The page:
higher the effect of damage. For the second mode, there was

first a decrease in the damping value, followed by another


decrease and then an increase of damping.
The work of Salawu and Williams (1994) supports the
reports above. Their work revealed that damping values
generally increase with increasing degree of damage.
However, some cases exist where the values decrease after
an initial increase.
Conclusion / Recommendation
The physical properties of structure such as mass, stiffness
and damping play major role in determining modal
parameters of structures. Cracks as a change in physical
property of structure due to reduction in stiffness cause
detectable changes in modal parameter. The work was
carried out to detect damage using modal damping changes.
Results showed that damage on a structure would cause
increase in the ratio of critical damping value; increase of
severity of damage increases the rate of change of damping
value. However, some cases exist where the values decrease
after an initial increase. The researcher recommends that
regular inspection and maintenance should be carried out on
building structural members to avoid damage on the
structural members that would cause changes in modal
damping.

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I.J.E.M.S., VOL.3(3) 2012: 250-255

ISSN 2229-600X

Salawu, O. S. and Williams C, (1993), Structural Damage


Detection Using Experimental Modal Analysis A
Comparison of Some Methods, in proc. Of 11th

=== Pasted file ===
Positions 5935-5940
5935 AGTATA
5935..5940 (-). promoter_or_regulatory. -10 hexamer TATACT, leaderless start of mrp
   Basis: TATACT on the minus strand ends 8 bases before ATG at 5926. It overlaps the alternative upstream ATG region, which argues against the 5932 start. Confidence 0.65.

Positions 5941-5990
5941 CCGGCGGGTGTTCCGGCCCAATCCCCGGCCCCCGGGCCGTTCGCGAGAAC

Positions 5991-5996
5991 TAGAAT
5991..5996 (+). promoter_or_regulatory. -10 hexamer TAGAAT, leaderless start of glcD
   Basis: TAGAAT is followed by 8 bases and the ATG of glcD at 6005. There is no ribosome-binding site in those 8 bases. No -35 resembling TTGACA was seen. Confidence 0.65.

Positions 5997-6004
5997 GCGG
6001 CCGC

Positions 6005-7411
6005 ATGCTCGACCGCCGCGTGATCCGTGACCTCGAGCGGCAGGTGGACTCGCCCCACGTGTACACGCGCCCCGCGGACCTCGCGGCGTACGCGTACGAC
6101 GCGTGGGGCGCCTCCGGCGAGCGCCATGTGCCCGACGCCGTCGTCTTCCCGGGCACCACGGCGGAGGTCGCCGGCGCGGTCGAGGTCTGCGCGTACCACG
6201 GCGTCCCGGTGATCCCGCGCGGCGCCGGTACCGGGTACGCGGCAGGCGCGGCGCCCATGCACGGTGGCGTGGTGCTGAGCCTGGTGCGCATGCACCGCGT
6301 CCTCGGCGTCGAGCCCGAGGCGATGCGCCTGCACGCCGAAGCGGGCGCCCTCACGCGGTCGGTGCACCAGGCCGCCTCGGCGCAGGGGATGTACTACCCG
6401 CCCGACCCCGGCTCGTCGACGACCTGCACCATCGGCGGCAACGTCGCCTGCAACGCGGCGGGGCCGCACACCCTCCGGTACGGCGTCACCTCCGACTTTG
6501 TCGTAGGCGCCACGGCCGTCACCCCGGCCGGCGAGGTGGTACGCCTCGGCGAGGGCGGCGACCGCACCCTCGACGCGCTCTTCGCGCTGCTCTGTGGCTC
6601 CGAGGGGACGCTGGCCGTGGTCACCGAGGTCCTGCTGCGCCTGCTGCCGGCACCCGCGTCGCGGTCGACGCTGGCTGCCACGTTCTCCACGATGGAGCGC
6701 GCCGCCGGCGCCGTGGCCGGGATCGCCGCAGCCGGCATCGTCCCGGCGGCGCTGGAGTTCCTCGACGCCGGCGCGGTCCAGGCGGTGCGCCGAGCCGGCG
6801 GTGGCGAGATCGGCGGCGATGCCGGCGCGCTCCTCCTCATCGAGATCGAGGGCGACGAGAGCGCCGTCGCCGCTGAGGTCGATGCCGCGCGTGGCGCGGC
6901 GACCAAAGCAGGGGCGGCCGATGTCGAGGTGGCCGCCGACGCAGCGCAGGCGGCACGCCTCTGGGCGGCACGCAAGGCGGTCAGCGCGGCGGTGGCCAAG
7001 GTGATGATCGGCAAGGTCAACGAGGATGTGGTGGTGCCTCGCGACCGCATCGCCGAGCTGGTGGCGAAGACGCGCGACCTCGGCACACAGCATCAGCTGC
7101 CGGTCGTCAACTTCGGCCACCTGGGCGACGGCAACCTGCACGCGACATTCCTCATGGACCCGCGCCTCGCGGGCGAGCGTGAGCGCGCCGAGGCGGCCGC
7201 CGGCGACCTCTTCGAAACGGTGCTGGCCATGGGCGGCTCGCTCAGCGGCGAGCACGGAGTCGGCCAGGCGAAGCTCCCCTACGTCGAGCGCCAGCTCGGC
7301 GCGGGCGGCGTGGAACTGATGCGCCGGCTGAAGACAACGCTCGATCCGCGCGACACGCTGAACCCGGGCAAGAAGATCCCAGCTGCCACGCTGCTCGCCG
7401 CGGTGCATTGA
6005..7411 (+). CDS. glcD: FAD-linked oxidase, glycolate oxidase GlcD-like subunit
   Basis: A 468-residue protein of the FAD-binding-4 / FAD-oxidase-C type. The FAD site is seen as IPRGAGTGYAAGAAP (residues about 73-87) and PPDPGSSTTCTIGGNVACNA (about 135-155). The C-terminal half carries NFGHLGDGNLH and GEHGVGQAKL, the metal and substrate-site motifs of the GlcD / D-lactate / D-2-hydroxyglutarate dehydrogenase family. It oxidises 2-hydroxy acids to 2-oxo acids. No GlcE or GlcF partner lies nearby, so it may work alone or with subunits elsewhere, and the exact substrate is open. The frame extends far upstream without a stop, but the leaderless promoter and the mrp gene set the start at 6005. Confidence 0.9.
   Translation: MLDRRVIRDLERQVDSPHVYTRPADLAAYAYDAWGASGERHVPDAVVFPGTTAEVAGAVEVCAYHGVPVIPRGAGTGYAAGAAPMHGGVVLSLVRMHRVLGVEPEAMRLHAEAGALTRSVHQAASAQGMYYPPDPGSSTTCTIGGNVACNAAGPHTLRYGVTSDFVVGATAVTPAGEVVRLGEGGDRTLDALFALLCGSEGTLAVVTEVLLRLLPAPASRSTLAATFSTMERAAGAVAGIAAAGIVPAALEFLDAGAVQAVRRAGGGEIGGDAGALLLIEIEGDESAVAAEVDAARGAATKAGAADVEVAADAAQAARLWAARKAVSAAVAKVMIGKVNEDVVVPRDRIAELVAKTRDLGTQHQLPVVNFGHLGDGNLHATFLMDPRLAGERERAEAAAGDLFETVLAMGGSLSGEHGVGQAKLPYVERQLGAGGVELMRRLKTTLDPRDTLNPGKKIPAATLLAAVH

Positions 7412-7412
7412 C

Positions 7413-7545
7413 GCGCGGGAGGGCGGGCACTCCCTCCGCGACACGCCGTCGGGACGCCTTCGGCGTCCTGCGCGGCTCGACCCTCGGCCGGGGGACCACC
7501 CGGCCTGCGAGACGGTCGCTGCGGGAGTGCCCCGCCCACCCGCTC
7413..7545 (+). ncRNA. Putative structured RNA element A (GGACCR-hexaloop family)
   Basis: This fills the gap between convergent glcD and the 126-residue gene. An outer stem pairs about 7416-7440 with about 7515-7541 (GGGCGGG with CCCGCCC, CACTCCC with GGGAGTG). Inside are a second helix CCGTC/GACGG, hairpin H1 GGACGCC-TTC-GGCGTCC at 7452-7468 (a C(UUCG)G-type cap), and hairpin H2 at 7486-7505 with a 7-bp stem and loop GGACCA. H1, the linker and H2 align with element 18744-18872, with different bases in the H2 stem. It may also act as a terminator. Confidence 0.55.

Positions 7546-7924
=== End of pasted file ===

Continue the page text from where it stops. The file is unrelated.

International Modal Analysis Conference, 254 260.

REFERENCES
Davison, B. and Owens, G. W., (2003). Steel Designers
Manual. Blackwell Publishers, pp 1071, 1166 1177.
Farrar, C. R., Doebling, S. W. Prime, M. B., and David, A.
Nix.
(2001). Vibration-Based Structural damage
Identification. Philosophical Transaction: mathematics,
Physical and Engineering sciences. Vol. 359, No. 1778.

Salawu, O. S. and Williams C, (1994), Damage Location


Using Mode Shapes, In proc. Of 12th International Modal
Analysis Conference, 933 939.

John W. Sutherland (2010). Vibration Damping. Retrieved


from www.google.com on 14th September 2010.

Savov, K. and Wenzel, H. (2004). Damage Detection in a


Prestressed Concrete Test Beam by Means of Fe Model
Updating. 11th International EG- ICE Workshops, Vienna
Consulting Engineers, Hadikgsse 60, A 1140 Vienna,
Austria. Pp 36 39

Kirkegaard, P.H., and Rytter, A., (1994). Vibration based


Damage Assessment of Civil Engineering Structures Using
Neural Networks. First Workshop of the European Group
for Structural engineering Applications of AI, Lausanne,
Switzerland.

Titurus, B., Friswell, M.I. and Starek, L. (2003). Damage


Detection Using Generic Elements: Part 1. Model updating.
Computer Structures, Vol. 81 (24-25), pp 2273 2286

Ren, W. and De Roeck, G. (2002). Structural Damage


Identification using Modal Data I: Simulation Verification,
ASCE Journal of Structural Engineering, Vol. 128, No. 1,
87-96.

Zonta Daniele (2000). Structural Damage Detection and


Localization by Using Vibrational Measurement. PhD
Thesis: University of Bologna, Gennaio.

Rytter, A., (1993), Vibration based inspection of civil


engineering structures, Ph.D. thesis, Aalborg University,
Denmark.
Table 1: Values of ratio of critical damping of the damaged and undamaged structure.
Undamaged
()

First damage
()

Second damage
()

Third damage
()

First mode

0.017

0.022

0.023

0.082

Second mode

0.004

0.003

0.002

0.004

Third mode

0.004

0.005

0.005

0.015

Frequency
modes

acc2b

Displacement

m
+555
+444
+333
+222
+111
0
-111
-223
-334
-445
-556
8.686

8.764

8.842

8.920

8.998

9.076

9.154

9.232

9.310
S

254

Detection of structural damage in building using changes in modal damping mechanism

Ratio of critical damping of the damaged and undamaged


structure
Undamage
First damage

Ratio of critical damping (Zita)

0.09

Second damage
Third damage

0.08
0.07
0.06
0.05
0.04
0.03
0.02
0.01
0
First mode

Second mode

255

Third mode